And, hey!  There is some cheating here:  The West Side Story and The Sound of Music full soundtracks are on a list of songs?

You’ll find your own issues, outrages and mysteries, I’m sure.  Brave people, the RIAA.

Tuesday, 11 March 2014

Matchstick Men

January, 1968.  A psychedelic pop song called Pictures of Matchstick Men hits the charts, and man, was it trippy.   Vaguely drug-related lyrics, wah-wah guitar, and one of the early examples of the phaser effect.  OK, it was closer to bubble-gum than, say Cream or Led Zeppelin, but it was cool.

And then they were gone.

Fast forward to July, 1985.  Along with nearly two billion of my closest friends, I watched Live Aid.  The Wembley section of the concert opens up with this high energy bunch of British rockers who don’t seem to have left the 60’s.  They remind me of The Kinks, or any number of British Invasion groups I’d forgotten.  Didn’t catch their name, but they put on a great set.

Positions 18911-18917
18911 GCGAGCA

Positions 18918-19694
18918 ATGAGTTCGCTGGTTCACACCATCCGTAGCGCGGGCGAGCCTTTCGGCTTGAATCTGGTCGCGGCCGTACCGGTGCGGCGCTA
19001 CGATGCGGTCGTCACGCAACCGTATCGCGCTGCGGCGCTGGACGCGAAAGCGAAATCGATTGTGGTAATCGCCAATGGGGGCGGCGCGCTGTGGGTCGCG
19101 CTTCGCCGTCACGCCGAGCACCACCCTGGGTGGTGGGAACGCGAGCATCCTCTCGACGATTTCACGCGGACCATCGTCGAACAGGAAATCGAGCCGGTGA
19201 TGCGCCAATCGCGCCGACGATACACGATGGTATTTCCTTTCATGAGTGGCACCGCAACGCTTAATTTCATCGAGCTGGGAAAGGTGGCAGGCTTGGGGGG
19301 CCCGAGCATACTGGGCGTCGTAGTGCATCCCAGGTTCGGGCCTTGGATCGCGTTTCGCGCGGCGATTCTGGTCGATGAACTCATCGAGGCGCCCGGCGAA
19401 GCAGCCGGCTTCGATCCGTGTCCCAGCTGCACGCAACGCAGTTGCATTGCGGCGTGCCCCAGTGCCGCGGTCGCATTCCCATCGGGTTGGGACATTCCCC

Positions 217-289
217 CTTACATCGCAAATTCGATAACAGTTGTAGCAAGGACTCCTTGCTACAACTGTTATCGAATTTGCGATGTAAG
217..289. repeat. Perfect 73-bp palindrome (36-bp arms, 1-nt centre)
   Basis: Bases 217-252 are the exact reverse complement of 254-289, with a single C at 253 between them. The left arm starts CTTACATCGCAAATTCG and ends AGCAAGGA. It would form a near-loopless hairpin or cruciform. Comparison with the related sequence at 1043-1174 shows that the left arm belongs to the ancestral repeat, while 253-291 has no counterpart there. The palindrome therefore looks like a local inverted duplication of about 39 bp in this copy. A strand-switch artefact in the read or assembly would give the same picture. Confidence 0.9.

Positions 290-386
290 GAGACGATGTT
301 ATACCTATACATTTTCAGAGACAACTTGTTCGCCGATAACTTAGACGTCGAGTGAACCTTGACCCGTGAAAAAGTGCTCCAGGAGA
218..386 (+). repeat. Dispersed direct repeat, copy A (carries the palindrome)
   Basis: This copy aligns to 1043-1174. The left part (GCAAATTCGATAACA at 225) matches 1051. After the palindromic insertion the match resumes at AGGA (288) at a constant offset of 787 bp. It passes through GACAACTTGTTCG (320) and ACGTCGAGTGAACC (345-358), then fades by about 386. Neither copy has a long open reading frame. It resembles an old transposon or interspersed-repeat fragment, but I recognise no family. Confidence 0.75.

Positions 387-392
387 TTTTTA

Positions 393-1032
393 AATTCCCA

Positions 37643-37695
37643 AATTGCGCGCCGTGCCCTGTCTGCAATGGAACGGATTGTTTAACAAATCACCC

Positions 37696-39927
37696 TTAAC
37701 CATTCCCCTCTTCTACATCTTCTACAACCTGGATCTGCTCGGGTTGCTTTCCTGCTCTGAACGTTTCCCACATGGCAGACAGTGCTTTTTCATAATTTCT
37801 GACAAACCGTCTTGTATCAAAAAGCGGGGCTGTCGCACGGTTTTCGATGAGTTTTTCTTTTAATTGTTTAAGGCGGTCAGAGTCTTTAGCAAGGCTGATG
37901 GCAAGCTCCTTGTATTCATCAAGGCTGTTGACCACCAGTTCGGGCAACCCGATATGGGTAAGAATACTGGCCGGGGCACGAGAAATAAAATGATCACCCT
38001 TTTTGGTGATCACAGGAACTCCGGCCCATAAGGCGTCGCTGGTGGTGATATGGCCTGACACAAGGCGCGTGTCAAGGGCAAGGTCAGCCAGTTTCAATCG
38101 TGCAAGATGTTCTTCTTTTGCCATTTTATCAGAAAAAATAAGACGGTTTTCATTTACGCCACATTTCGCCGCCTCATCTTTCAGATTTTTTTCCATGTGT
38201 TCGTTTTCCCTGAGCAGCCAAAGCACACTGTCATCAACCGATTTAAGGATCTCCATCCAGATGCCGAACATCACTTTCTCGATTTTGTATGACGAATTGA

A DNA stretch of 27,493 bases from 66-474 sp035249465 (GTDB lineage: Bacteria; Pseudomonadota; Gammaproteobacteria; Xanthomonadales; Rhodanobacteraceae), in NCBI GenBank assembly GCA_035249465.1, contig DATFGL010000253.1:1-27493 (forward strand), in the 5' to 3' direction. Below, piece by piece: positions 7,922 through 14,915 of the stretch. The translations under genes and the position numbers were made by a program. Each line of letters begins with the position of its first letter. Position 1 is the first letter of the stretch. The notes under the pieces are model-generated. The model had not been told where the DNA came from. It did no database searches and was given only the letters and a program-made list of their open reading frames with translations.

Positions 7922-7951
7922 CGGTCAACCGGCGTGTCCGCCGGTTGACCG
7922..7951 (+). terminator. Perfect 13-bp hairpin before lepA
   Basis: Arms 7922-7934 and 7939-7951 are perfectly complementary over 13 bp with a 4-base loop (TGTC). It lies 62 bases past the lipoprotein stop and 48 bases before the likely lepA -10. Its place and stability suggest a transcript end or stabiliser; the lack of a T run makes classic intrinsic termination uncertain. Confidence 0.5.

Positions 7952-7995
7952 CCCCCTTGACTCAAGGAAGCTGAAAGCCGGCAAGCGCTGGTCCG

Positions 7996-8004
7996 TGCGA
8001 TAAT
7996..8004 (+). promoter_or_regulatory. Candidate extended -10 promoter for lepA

And then they were gone.

Fast forward to early this century.  I’ve entered the digital age and I’m surfing the web looking for old tunes I once had on vinyl but can’t find on CD.  I go looking for Pictures of Matchstick Men, and find dozens of songs by Status Quo.  Oh!  That was that band from Live Aid.  Why didn’t I know about this?

From the 60’s through the 90’s, these guys reflected back a little of what was popular, but never wavered from their honest delivery of straight-ahead, stand-up, rock ‘n’ roll.

Funny how they never made it this side of the Atlantic.  They seem have a loyal following in the U.K. and elsewhere in Europe, and they deliver a similar brand of music to many other bands – British and American – that have made it and endured.  It’s a pity.  These guys should have been rockin’ all over the world.

Thursday, 6 March 2014

Big Pink Music